Unity holds no allure for Maya — she thrives on conflict, real or imagined. “I kind of want to be an outsider,” she said, eating a truffle-flavored French fry. “I don’t want to make the same music, sing about the same stuff, talk about the same things. If that makes me a terrorist, then I’m a terrorist.”
And what does M.I.A. do when the piece comes out? Rather than refuting facts she gives out the reporter's phone number on Twitter.
"Catch me on the border I got visa's in my name." Yeah, try engaged to to Warner Brothers media mogul (and heir to Seagram's liquor) with a mansion in Beverly Hills.
If you missed out on the chance to get acquainted with London noise-pop trio and recent Sub Pop signees Male Bonding when they rolled up and smoked the Doug Fir last month, you may have to wait a while before they re-cross the pond and share their infectious, free-wheeling lo-fi punk with us Yanks.
In the meantime, pick up a copy of their debut LP Nothing Hurts, a guilt-free 30 minutes of SST-indebted pop punk, and scope out the video for "Year's Not Long" that just dropped this week. Directed by Vice "Woah, There's A Dude Drumming For The Raincoats" Cooler and featuring cameos by some of L.A.'s finest, the video starts out innocently enough as a slow-mo tribute to quality bro-time and then takes a climactic twist, like something straight outta Shyamalan. That is to say, you know, not so much scary as really funny.
Another week, another Mercury music section to gently flip through while you are being lectured by your doctor about the dangers of headbanging. I for one hope the future is not full of elderly heshers in neck braces.
Talib Kweli teams up with DJ Hi-Tek for a new Reflection Eternal album. Now that he's done that, this means a Black Star reunion is next, right? Right? Oh god please say it is.
Reflection Eternal - "Midnight Hour" (feat. Estelle)
I might have been a little hard on MGMT, but have you actually heard Congratulations? It's so bad it hurts. I hope the hatemail I receive from MGMT fans is vowel-free.
MGMT - "Flash Delirium"
Now for a popular New York act that fails to disappoint, LCD Soundsystem. It's been a few weeks of constant play and This Is Happening still holds up. Now let's just hope James Murphy was kidding when he said it might be his last record.
LCD Soundsystem - "I Can Change"
Citay are music geeks that make music for fellow music geeks. Need proof? How about a single paragraph that mentions Popol Vuh, Werner Herzog, Howlin Rain, Jan Hammer, and Mahavishnu Orchestra?
Citay - "Careful With That Hat"
Ever since last year's Pickathon I've been pining for more Sam Quinn. At the time there was no record, nor a plan to revisit Portland. I was forced to jam out to Quinn's scant live output online (he's so good it worked). And while there's still not even a west coast date on Quinn's latest itinerary, all is not lost—there is movement in them Tennessee woods!
Earlier this month Quinn released his solo debut, The Fake That Sunk A Thousand Ships. This teaser video out to tell you everything you need to know. And by God, Quinn's first little anecdote on happy vs. depressing music is a killer.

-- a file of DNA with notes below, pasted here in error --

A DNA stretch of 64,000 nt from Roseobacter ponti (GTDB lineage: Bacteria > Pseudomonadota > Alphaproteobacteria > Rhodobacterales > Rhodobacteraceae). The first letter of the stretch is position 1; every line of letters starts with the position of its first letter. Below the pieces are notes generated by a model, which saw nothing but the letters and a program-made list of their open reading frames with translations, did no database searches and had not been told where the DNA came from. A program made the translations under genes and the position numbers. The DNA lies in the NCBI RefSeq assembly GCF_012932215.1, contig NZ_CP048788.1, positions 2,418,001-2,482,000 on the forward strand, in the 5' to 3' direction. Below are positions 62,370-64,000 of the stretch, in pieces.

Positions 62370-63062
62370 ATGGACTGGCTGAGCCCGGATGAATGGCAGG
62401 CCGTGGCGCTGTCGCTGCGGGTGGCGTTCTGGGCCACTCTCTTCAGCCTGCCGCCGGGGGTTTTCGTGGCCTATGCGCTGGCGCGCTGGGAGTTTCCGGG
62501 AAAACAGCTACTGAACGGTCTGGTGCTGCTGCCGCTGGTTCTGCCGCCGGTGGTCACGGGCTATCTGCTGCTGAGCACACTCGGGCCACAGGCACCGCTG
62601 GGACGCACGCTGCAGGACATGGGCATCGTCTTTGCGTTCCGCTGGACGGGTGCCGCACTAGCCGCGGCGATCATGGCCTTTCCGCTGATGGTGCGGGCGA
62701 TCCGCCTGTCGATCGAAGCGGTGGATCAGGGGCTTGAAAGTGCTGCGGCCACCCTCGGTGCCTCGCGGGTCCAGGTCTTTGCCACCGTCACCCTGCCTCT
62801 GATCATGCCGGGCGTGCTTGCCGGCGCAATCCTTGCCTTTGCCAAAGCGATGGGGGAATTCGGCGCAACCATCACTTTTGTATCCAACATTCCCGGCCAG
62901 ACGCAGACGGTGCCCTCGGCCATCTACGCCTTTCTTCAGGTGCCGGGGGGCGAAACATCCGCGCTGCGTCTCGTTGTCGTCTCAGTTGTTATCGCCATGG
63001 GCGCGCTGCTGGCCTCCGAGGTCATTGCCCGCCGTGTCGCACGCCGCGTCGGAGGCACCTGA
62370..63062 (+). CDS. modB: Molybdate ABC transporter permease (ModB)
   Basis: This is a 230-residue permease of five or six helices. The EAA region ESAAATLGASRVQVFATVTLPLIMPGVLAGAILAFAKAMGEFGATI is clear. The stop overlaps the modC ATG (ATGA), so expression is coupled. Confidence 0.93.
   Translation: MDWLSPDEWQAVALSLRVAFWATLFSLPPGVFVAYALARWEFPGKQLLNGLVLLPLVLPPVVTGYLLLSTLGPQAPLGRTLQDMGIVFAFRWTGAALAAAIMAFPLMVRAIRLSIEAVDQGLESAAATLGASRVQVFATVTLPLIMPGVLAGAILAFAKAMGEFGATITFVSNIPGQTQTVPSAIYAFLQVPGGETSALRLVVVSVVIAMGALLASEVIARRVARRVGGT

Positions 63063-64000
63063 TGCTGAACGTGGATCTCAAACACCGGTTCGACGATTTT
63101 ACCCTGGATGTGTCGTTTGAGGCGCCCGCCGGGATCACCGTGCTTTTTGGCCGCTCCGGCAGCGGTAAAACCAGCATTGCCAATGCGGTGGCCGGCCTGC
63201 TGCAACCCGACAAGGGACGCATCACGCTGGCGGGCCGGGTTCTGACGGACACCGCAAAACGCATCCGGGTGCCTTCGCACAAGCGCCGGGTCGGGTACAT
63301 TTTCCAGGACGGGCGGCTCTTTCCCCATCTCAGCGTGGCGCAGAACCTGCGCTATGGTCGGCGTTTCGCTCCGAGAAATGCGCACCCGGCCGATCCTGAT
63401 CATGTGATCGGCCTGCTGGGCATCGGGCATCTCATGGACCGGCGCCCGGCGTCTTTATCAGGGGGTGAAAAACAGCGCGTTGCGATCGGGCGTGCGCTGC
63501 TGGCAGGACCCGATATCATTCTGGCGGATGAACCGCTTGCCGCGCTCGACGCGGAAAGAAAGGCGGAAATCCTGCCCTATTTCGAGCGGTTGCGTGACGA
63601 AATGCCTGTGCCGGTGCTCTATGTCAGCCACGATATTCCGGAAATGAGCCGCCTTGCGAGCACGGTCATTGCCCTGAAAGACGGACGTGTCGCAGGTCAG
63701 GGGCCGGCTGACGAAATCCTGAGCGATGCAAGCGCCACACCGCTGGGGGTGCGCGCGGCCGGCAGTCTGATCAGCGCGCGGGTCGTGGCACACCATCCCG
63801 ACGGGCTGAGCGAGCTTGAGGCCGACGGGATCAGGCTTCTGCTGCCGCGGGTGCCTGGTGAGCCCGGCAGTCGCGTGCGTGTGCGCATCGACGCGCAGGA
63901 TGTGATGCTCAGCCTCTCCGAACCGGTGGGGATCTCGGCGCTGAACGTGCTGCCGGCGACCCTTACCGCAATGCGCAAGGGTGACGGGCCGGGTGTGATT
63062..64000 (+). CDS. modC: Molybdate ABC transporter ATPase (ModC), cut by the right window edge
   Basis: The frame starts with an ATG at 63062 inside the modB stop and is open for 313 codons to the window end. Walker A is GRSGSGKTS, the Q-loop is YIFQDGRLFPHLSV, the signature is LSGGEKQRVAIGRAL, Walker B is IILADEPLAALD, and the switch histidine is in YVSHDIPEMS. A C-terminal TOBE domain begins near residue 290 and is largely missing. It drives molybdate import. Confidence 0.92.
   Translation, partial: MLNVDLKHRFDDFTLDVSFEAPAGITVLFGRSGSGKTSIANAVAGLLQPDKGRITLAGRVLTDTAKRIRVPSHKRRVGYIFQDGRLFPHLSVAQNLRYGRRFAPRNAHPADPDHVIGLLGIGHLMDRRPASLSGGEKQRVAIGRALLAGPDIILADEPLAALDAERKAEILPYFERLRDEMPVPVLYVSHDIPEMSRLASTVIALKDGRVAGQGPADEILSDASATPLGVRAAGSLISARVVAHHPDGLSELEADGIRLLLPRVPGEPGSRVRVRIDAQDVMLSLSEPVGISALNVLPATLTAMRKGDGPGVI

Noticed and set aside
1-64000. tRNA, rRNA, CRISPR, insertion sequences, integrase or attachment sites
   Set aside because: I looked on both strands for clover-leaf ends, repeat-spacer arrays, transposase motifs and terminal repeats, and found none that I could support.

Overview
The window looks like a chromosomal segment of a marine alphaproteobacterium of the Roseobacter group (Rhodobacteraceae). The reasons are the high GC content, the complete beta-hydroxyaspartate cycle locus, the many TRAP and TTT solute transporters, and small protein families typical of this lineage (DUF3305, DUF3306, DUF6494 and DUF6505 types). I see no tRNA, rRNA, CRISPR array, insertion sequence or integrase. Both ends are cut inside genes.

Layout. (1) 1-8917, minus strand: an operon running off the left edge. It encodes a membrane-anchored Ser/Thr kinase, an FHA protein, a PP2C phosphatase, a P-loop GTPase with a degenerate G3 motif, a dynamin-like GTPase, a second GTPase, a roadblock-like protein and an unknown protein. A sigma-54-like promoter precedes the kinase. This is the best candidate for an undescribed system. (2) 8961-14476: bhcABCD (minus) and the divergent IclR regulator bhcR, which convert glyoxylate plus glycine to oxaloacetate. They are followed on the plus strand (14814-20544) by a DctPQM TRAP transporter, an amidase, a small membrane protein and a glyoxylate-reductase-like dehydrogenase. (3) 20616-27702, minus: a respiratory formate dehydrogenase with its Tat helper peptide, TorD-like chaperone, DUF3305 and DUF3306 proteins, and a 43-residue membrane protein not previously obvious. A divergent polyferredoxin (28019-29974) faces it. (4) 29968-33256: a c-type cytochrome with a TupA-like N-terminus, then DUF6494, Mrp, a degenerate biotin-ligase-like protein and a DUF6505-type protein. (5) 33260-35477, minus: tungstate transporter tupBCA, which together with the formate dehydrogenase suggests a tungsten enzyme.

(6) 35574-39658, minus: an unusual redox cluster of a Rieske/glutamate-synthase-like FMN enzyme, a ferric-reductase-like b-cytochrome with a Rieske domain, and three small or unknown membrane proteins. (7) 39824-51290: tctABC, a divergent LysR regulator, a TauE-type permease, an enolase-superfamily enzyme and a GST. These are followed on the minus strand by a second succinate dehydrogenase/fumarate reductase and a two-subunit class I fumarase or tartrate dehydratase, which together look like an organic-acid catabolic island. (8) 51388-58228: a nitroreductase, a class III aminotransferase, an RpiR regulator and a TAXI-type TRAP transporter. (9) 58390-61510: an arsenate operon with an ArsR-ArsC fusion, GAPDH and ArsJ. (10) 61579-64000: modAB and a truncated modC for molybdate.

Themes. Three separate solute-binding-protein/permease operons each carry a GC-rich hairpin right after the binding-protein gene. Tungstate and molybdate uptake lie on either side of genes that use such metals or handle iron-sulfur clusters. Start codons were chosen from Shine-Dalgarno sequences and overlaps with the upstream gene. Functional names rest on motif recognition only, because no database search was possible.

Also, I wrote a letter to the folks at Pickathon, asking them to bring Quinn back. There's really no better place to see them than in the dusty woods or an old barn—they just seemed so at home last year. I'm still waiting to hear back...
Wow. Wampire's Eric Phipps is featured as the spokesmodel for RØDE Microphones' new yo-yo themed campaign. This photo was taken from the band's Facebook page, and I have to say—despite the entire ad looking like a farce—Phipps pulls off the part of yo-yo expert.
He's no Dazzling Dave, but really, who is?
Last time we checked, various official (and unofficial) leaks had identified a dozen bands as performing at this year's MusicFest NW festival. Let's see 'em: The Gories, Thee Oh Sees, Pure County Gold, Frank Turner, Justin Townes Earle, Sallie Ford & The Sound Outside, Mbillly, Akron/Family, Menomena, Don't, Pierced Arrows, and if you believe the gossip, Sleep.
Well, let's toss a few more names on that list. Hotshit emcee Wiz Khalifa has just been added, alongside openers Grieves and Animal Farm, plus if USA Today is to be believed (and who would dare doubt America's finest source for Larry King columns and colorful pie charts?) Phantogram will be there as well. Also, according to this link, Big Freedia will be at the Roseland Theater on September 9th (MFNW's opening night) with Major Lazer and Starfucker (damn, that is a good show). That would bring our running total to 19.
Pardon my put-the-lotion-in-the-basket headline, but how can anyone not be in complete awe of Carl Newman? The gingered frontman of the New Pornographers lives the sort of existence that any of us would (rightfully) kill for. In addition to his stellar solo work under the name A.C. Newman, being one of the great modern songwriters, having the best promo photo ever, and hanging with Neko Case whenever he damn well pleases, it turns out that Newman also owns a home on an artist colony where he makes his own maple syrup. Dear god, that man has it all.
To summarize: Carl Newman lives the perfect life and eats hotcakes for every meal. So jealous.
Get the best of the Mercury each week in your inbox!